TIPS gaining new respect from nervous investors


FOR MUCH of their existence, Treasury inflation-protected securities haven't generated much excitement among investors, and there was even talk at one point of killing off the bonds.

When the government introduced TIPS in 1997, the stock market was raging and gains of 20 percent or more were far more alluring than these complicated bonds that promise to keep up with inflation.

Back then, too, the government enjoyed a surplus, so there wasn't an urgency to raise money by issuing the bonds.

And it was only a year ago that investors were far more worried more about deflation - or falling prices - than inflation.

"We had such a scare with deflation, that to try to protect yourself against something that was not really a problem didn't seem like such a good idea," said Paul Corbin, head of fixed income at Brown Advisory in Baltimore.

But that's changed. The deficit is soaring. Deflation fears are dead. Investors, now faced with the prospect of rising interest rates and higher inflation, have new-found respect for TIPS.

Money has been pouring into TIPS and mutual funds that invest in them. For example, for the first three months of this year, about $4.6 billion flowed into TIPS funds, compared with $1.6 billion for the first quarter the year before, according to estimates by Lipper Inc., the mutual fund tracking company.

As demand has risen, so has the number of TIPS funds. Of the 21 TIPS funds today, a third were created since last year, according to Lipper.

The TIPS market is expanding in other ways, too. The Treasury Department announced recently that in addition to the current 10-year TIPS, it will begin offering 5-year and 20-year TIPS this year.

TIPS are complex. They are backed by the U.S. government so there's no credit risk.

Basically, the bond pays a fixed-rate of interest, called the coupon, during its life. This income is paid out twice a year to investors.

The sweetener is that the principal is regularly adjusted for inflation based on the Consumer Price Index. Investors don't pocket the increase in principal until the bond matures.

Still, as the principal grows over time, so will the amount investors collect every six months in interest.

"It comes as close to being the perfect investment as you can get," said Harold Evensky, a financial planner in Coral Gables, Fla. "Bonds are typically a place we invest to preserve capital, and equities are where we invest for real return - return over inflation. A TIP provides both."

Ken Volpert, co-manager of the Vanguard Inflation-Protected Securities Fund, said TIPS are like a new asset class because they tend not to closely track the movement of stocks and investment-grade bonds.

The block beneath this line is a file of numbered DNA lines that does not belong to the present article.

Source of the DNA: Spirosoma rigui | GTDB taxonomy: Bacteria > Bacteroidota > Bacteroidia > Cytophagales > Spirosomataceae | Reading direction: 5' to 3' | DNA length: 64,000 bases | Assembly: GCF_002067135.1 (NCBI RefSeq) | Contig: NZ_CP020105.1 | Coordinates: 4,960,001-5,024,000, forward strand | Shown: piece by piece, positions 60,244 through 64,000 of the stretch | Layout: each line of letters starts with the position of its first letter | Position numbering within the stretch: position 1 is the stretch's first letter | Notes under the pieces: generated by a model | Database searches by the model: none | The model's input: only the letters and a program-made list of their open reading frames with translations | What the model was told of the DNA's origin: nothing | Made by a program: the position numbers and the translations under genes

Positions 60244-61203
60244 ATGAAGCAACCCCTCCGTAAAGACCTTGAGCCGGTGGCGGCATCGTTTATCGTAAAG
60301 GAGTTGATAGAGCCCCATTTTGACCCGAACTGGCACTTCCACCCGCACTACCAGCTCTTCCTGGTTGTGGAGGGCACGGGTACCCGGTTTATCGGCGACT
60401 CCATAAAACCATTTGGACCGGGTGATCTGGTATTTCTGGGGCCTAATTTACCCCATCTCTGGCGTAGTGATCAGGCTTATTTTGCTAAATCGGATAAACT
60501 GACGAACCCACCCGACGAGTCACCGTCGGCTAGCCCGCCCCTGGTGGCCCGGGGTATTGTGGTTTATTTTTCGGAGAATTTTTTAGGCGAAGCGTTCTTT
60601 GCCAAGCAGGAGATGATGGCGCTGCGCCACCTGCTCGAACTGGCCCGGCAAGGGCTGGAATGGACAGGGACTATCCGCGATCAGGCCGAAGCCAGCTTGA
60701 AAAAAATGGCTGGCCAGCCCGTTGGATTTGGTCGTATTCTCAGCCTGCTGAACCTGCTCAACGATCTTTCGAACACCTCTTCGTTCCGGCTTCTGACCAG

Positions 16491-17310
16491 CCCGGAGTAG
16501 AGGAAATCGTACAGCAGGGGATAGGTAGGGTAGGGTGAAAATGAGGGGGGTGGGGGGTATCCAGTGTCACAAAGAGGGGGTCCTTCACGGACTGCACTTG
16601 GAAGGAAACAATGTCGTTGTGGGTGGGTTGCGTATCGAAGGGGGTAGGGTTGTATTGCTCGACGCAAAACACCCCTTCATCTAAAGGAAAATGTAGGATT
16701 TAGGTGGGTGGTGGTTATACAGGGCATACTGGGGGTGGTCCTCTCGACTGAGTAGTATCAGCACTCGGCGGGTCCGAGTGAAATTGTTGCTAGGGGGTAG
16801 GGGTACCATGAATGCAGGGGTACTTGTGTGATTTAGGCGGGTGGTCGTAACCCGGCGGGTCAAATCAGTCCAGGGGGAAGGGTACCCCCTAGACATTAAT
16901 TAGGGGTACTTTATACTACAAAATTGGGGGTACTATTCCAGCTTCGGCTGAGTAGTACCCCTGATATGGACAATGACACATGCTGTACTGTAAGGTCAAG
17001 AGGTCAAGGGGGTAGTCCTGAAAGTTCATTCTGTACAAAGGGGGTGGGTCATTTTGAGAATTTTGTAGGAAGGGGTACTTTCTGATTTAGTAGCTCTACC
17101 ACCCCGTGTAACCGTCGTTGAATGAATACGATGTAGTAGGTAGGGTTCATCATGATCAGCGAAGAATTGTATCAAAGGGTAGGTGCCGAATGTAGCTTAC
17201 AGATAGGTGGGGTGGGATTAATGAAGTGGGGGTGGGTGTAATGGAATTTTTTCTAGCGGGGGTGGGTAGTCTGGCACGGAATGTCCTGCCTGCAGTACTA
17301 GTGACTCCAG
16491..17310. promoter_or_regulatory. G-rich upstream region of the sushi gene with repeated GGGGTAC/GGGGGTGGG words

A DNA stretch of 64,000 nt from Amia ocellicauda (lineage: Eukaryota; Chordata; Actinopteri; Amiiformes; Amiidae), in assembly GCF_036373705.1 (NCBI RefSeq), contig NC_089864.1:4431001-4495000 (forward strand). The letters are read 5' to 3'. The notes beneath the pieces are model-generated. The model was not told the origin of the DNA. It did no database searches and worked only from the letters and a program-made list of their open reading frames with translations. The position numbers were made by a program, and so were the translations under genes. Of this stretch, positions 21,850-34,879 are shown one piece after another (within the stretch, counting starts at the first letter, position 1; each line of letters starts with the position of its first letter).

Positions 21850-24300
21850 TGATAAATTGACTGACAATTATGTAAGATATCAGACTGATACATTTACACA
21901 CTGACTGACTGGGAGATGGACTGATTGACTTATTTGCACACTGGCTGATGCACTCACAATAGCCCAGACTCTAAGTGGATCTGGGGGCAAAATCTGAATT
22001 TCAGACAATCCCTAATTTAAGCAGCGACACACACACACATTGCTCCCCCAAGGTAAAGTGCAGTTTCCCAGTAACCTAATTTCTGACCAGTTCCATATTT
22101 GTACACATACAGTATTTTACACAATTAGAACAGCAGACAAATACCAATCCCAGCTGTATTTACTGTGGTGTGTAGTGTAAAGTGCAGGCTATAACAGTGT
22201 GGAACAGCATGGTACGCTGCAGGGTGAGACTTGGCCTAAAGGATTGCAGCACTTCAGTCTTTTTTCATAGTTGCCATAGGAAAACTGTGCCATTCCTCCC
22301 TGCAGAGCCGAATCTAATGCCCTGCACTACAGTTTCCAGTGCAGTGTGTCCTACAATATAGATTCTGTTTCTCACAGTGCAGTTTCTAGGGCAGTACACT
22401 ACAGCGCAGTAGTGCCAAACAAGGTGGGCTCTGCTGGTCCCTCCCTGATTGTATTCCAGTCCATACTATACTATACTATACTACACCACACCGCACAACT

"The primary reason to buy them is because of their diversification," Volpert said.

Some suggest as demand for TIPS has grown, the bonds are getting pricey compared with standard Treasury bonds.

Last week, for example, the real yield on 10-year TIPS was about 2.1 percent, Corbin said. (Real yield is a combination of the coupon rate plus the market price, which can go up or down.)

In comparison, the yield on a regular 10-year Treasury was about 4.8 percent, Corbin said. The difference - 2.7 percent - is the expectation for inflation.

Investors come out ahead with TIPS if annual inflation is higher than 2.7 percent. If it's lower, then the conventional Treasury bond would turn out to be the better investment.

"If rates go up because inflation is going up, TIPS will do great," said John Brynjolfsson, who manages the largest TIPS fund, the PIMCO Real Return Bond Fund, with $11 billion in assets.

But if the Federal Reserve aggressively raises interest rates to head off inflation, then both conventional bond and TIPS "will suffer the wrath of the Fed," Brynjolfsson said.

Other factors, and drawbacks:

Taxes. As with other Treasury bonds, investors don't pay state or local taxes on TIPS income. They will pay federal taxes on the interest income received twice a year.

But TIPS have another twist. Any increases in principal during the year because of inflation will be taxed at that time, even though investors won't receive that money until later.

This is one reason why experts advise holding TIPS in tax-sheltered accounts, such as an individual retirement account or 401(k).

Funds vs. individual TIPS. Investors can buy individual TIPS directly from the Treasury at for a minimum investment of $1,000. The initial investment in a TIPS fund can be as little as $50 provided investors make regular, automatic investments.

One advantage of a TIPS fund is that mutual funds are required to distribute all taxable income each year, experts said. That means mutual fund investors will receive interest income plus any adjustments in principal each year.

Like with all bond funds, investors potentially can lose their principal in a TIPS fund, depending on market conditions when they sell their shares. Likewise, if they sell an individual bond before it matures, the amount they get will be determined by the market.

Inflation rate. Federal Reserve Chairman Alan Green- span is among those who say the Consumer Price Index overstates inflation. He has suggested changes.

If the CPI were revised to reflect a lower rate of inflation, that could be devastating to TIPS, said Susan B. Fulton, a portfolio manager in Bethesda.

"The bond's value will be dropped dramatically," she said. "Secondly, the investor isn't getting what they thought they were getting."

To suggest a topic, contact Eileen Ambrose at 410-332-6984 or by e-mail at

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